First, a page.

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Voters to have choice in race for Bainbridge Island School Board
There’s something unique about this November’s race for the Director District 2 position for the Bainbridge Island School Board.
Yes, it’s the first time in 12 years where voters have been given a choice between two candidates.
It’s also the only race on this year’s ballot featuring an incumbent.
That incumbent would be Mike Spence, who currently serves as the president of the school board.
Spence, 57, is an attorney who is seeking a second term. He’s facing a challenger for the first time, Dale Perry.
Perry, 52, is a semi-retired utility executive running for public office for the first time.
Spence said he hopes to get re-elected, because there is still work to do.
“I have some unfinished business,” Spence said.
I find these issues very stimulating and exciting. There’s a part of me that really likes the mental gymnastics of education. Plus, I just love education,” Spence said.
The love of education, he said, probably comes from his start in teaching real estate law classes almost 20 years ago at North Seattle Community College.
“I was teaching a group of students some complicated concept and some guy in the back of the room obviously got it for the first time. And I saw it in his face,” he said. “It was the greatest feeling.”
One of Spence’s priorities if elected will be to help get the tech levy that’s planned for the February 2014 ballot passed.
“We’ve got to pass that tech levy, because we’re falling behind in computers,” he said.
Career and technical education, once called vocational training, is another focus area to look at, he said.
Not every Bainbridge student is bound for college, he said.
“We need something for the ones who maybe have something else in mind,” Spence said.
Spence said the district has accomplished great things in recent years. He noted the money saved in the building bond that paid for the Bainbridge High School 200 Building.
“We returned 800 grand to the voters,” he said.
Debt has also been restructured, and it’s saved taxpayers $12 million.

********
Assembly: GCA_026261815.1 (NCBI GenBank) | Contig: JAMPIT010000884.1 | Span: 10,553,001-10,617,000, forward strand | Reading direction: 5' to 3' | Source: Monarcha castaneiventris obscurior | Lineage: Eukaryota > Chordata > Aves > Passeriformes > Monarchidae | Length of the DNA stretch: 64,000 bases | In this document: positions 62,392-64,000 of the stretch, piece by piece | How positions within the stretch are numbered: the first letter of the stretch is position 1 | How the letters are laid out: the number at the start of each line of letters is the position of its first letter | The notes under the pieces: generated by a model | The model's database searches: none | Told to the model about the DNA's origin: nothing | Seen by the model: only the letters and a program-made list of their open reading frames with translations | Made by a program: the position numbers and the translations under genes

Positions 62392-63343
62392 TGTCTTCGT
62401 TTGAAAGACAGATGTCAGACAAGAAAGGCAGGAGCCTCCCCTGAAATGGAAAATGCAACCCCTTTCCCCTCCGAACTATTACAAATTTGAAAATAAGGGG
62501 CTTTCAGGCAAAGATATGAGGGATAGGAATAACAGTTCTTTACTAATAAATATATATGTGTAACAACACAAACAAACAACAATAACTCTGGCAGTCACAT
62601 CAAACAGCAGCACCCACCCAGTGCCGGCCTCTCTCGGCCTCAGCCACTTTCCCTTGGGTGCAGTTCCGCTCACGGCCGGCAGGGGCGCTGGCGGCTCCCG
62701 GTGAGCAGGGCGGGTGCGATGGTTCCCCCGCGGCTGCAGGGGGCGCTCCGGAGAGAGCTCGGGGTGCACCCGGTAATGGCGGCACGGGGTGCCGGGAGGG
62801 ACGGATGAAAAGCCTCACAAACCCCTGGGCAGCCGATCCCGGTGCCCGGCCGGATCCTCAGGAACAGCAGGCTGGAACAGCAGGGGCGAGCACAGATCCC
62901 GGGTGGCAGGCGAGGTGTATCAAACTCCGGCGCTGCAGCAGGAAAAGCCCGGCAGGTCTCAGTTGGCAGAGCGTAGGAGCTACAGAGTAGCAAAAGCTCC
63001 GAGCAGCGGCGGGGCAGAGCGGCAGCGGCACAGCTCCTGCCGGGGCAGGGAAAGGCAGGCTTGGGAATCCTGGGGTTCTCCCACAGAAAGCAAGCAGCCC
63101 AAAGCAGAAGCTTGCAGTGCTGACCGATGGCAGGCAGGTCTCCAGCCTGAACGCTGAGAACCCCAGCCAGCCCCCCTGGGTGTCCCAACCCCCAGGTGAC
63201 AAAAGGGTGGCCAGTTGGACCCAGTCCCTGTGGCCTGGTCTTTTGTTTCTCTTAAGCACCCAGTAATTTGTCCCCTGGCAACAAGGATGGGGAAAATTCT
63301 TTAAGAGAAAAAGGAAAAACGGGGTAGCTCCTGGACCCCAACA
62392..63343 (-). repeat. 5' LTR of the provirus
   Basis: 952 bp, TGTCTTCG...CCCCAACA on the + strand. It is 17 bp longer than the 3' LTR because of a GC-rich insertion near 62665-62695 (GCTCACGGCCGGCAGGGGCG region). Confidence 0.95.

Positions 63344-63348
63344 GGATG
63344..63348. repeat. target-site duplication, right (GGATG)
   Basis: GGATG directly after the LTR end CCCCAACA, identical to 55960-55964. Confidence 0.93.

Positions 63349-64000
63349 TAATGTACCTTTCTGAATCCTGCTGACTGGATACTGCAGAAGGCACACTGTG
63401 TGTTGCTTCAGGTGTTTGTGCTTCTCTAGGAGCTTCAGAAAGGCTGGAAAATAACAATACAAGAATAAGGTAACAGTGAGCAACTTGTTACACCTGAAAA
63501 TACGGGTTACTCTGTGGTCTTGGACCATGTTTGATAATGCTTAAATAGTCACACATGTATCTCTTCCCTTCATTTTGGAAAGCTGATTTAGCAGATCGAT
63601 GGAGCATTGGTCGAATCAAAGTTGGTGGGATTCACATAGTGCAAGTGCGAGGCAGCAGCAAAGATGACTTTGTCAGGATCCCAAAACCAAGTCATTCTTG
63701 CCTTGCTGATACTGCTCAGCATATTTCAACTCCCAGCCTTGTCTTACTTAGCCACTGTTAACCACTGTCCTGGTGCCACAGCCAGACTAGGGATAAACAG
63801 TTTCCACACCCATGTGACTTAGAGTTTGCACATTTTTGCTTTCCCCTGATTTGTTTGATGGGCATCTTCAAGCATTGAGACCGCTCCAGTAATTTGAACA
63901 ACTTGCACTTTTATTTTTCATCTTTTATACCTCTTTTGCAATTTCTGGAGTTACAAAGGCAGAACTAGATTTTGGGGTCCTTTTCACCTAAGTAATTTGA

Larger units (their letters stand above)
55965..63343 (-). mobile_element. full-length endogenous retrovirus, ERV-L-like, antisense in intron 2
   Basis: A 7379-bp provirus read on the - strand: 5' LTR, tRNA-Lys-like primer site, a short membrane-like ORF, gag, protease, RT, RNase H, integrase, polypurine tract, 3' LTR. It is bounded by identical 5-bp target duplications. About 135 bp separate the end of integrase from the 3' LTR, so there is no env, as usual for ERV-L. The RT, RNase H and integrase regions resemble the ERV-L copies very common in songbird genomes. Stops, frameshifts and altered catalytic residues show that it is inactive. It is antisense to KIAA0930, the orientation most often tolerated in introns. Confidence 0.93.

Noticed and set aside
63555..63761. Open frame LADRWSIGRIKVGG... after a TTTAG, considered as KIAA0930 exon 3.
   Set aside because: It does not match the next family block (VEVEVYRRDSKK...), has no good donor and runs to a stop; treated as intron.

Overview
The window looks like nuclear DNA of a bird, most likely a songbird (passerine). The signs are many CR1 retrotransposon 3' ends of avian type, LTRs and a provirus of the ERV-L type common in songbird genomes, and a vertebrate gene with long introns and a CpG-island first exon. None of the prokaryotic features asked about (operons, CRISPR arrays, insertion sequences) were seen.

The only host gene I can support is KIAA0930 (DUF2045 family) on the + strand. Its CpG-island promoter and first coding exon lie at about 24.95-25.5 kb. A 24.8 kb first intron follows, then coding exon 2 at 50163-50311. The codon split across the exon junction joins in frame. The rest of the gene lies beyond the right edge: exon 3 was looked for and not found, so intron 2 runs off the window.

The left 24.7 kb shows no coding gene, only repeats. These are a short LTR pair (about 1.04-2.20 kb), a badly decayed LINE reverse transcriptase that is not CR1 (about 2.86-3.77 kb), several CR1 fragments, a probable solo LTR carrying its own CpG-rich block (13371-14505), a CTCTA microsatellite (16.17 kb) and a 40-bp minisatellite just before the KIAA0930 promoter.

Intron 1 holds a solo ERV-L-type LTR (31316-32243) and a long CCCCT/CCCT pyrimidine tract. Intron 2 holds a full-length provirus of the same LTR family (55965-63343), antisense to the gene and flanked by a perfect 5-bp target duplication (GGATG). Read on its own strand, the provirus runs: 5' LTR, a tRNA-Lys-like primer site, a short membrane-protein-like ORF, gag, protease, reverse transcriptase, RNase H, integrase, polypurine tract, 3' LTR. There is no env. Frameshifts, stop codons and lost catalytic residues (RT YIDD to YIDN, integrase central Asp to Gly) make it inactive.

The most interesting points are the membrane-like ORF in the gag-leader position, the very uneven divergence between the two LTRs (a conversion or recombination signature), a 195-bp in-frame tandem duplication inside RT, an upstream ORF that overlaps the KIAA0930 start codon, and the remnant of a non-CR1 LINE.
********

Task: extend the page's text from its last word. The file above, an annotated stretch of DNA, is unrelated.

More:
“Fiscally, we have been very prudent with the taxpayers’ money,” he said.
The reconstruction of Captain Charles Wilkes Elementary was also completed, and the district is almost paying no interest on the debt, he said.
“What a lot of people don’t realize that some of the expense went into things that were very prudent,” Spence said, such as the radiant geothermal heating system.
“The heat bills for that building will be very low,” Spence said.
“I would prefer to pay less on heat, and more into the classroom,” he said.
The school district has had its critics, Spence acknowledged, and he noted that his opponent has been one of them. Perry has been outspoken in the past on the district’s Spanish immersion program and its multi-age learning program.
Part of the problem has been that the district has not been very good at tooting its own horn, Spence said.
“We don’t tell our story very well. It’s a good story,” he said.
“There’s a small group of very loud critics. I would love to figure out a way to make them happy,” Spence added.
Spence said there is a clear difference between himself and his opponent. Spence said he’s worked hard to bring people together who have opposing views.
“All he’s done so far publicly is bash me. He wanted to shut down the Spanish immersion program, he wanted to fire [District Superintendent] Faith Chapel. He’s more like a wrecking ball, I think, than he is a constructive guy,” Spence said.
Perry, however, denies ever saying he wanted Chapel fired.
Instead, Perry said, he met with Spence to ask the board’s process for evaluating its top official.
“I wanted there to be an audit of her performance and let them decide,” Perry said.
His reason for running is simple.
“I know that we both want what is best for the kids on the island,” Perry said.
“One area that is coming clear in how we differ in utilizing data. Is it because I am an engineer and he is an attorney? I don’t have the answer for that. I do know, having watched the tape of the recent forum that my opponent said words to the effect of, ‘You can make numbers say whatever you want them to say.’”
“While that statement may be true for some, I believe the numbers (test scores) of our students are very important and very telling information. We should be using that information to help us analyze what is working and what is not,” he said.
Perry said there are performance issues at Ordway Elementary.
“Part of the remit of our school board is ‘quality assurance’ and this is a quality assurance issue. If
I was on the school board today, this would be a specific agenda item and there would be a call for ‘all hands on deck’ to assist and support Ordway with their challenge,” he said.
“I would call for a task force comprised of principals and teachers who have advanced their scores over the last four years at the other schools, along with those from Ordway,” he said.
Occupation: Attorney, part-time law instructor
Education: JD, William Mitchell College of Law
Previously held elected position: Running for second term on school board.
Community Service: School board.
Web address: Facebook/Mike Spence for School Board
Fun Fact: Part owner of the Green Bay Packers.
Current Job: Semi-retired utility executive
Education: Valedictorian of a class of 525 at Coeur d'Alene High School; AB, Engineering Sciences and Russian Language, Dartmouth College; qualified as Nuclear Engineering and Submarine Officer, U.S. Navy
Community Service: President, Wing Point Community; volunteer math tutor; volunteer parent with Bainbridge Island Rowing and Bainbridge Cross Country; former board member, Bainbridge Schools Foundation.
Fun fact: Training to run the Seattle Marathon. Have run marathons in Baltimore, Barcelona, Spain and Delaware.